Mediæval Tales [Gesta Romanorum Selections] | Annotated Tale

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Three Cakes, The

A CERTAIN carpenter, in a city near the sea, very covetous, and very wicked, collected a large sum of money, and placed it in the trunk of a tree, which he set by his fire-side, and never lost sight of. A place like this, he thought, no one could suspect: but it happened, that while all his household slept, the sea overflowed its boundaries, broke down that side of the building where the log was placed, and carried it away. It floated many miles, and reached, at length, a city in which there lived a person who kept open house. Arising early in the morning, he perceived the trunk of a tree in the water, and thinking it would be of use to him, he brought it home. He was a liberal, kind-hearted man; and a great benefactor to the poor. It one day chanced that he entertained some pilgrims in his house; and the weather being extremely cold, he cut up the log for firewood. When he had struck two or three blows with the axe, he heard a rattling sound; and cleaving it in twain, the gold pieces rolled out and about. Greatly rejoiced at the discovery, he put them by in a safe place, until he should ascertain who was the owner.

               Now the carpenter, bitterly lamenting the loss of his money, travelled from place to place in pursuit of it. He came, by accident, to the house of the hospitable man who had found the trunk. He failed not to mention the object of his search; and the host, understanding that the money was his, reflected whether his title to it were good. "I will prove," said he to himself, "if God will that the money should be returned to him."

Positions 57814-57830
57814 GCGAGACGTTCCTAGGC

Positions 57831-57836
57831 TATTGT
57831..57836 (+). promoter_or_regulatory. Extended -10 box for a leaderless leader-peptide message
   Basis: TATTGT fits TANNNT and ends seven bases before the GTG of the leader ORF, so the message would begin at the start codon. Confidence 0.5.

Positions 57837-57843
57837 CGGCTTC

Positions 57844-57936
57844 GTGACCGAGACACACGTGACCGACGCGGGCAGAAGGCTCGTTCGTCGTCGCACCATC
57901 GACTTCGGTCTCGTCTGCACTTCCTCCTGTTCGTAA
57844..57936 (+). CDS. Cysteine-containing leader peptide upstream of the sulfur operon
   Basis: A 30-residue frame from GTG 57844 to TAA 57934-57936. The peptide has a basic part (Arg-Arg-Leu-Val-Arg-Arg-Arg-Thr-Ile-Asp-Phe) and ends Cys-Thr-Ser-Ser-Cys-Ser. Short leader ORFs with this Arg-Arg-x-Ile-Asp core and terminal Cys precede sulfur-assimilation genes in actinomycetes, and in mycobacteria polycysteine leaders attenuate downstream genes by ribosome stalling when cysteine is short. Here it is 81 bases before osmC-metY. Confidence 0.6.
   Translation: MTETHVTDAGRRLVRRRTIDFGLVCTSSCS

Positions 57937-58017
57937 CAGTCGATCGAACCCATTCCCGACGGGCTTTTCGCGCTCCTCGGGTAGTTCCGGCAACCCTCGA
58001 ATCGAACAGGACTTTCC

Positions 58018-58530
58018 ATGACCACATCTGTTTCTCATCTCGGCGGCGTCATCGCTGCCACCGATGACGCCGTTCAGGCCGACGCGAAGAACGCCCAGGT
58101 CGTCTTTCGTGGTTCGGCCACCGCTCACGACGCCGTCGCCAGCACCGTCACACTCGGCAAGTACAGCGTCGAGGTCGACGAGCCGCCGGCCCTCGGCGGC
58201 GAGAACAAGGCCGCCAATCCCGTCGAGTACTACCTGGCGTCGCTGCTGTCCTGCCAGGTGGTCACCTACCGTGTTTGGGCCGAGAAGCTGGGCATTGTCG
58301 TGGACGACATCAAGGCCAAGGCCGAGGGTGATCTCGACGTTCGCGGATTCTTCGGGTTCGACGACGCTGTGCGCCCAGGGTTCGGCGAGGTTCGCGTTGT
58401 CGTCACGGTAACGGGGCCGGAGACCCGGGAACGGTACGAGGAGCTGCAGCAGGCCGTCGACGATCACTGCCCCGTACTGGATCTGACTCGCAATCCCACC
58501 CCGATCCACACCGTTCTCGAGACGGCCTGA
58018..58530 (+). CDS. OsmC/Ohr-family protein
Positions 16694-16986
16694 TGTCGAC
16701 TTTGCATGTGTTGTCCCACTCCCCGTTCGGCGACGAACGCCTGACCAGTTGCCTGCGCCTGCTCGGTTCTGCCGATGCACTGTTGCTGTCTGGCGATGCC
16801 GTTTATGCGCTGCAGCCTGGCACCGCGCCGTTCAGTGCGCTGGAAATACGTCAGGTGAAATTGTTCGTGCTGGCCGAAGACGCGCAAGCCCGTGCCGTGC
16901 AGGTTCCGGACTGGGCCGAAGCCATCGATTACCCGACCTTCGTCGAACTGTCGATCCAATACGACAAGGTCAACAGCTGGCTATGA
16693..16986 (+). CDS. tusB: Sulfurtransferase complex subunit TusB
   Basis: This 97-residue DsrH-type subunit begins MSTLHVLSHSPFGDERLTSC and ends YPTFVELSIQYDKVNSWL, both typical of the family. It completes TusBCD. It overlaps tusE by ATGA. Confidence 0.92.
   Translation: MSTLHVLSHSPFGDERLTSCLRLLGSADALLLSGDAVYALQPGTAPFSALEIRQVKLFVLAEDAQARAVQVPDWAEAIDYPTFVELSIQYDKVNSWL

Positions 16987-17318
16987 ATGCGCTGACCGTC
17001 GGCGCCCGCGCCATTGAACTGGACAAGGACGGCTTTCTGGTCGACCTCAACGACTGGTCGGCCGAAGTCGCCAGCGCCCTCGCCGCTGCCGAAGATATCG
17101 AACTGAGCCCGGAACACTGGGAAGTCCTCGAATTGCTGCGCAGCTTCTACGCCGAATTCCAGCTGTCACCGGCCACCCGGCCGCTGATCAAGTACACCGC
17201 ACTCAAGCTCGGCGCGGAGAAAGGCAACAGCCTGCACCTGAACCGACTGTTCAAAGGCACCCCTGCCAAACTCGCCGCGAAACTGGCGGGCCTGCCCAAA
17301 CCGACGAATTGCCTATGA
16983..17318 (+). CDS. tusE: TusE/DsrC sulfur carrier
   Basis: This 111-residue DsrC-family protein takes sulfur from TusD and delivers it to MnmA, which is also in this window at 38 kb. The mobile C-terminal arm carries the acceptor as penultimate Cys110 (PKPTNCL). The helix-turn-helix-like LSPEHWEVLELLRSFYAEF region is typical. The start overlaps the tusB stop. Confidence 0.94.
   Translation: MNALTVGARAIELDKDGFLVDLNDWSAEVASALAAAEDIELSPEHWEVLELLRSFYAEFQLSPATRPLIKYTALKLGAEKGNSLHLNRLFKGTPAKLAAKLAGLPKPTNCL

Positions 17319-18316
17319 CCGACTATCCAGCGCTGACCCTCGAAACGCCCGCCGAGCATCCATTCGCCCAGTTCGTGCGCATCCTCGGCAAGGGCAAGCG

Accordingly, he made three cakes, the first of which he filled with earth; the second with the bones of dead men; and in the third he put a quantity of the gold which he had discovered in the trunk.

               "Friend," said he, addressing the carpenter, "we will eat three cakes made of the best meat in my house. Choose which you will have."

               The carpenter did as he was directed; he took the cakes and weighed them in his hand, one after another, and finding that with the earth weigh heaviest, he chose it. "And if I want more, my worthy host," added he, "I will have that"--laying his hand upon the cake containing the bones. "You may keep the third cake yourself."

               "I see clearly," murmured the host, "I see very clearly that God does not will the money to be restored to this wretched man." Calling therefore the poor and the infirm, the blind and the lame, he opened the cake of gold in the presence of the carpenter, to whom he spoke, "Thou miserable varlet; this is thine own gold. But thou preferredst the cake of earth, and dead men's bones. I am persuaded, therefore, that God wills not that I return thee thy money." Without delay, he distributed it all amongst the poor, and drove the carpenter away.

Bibliographic Information

Tale Title: Three Cakes, The
Tale Author/Editor: Morley, Henry
Book Title: Mediæval Tales [Gesta Romanorum Selections]
Book Author/Editor: Morley, Henry
Publisher: George Routledge & Sons
Publication City: London
Year of Publication: 1884
Country of Origin: Europe
Classification: unclassified

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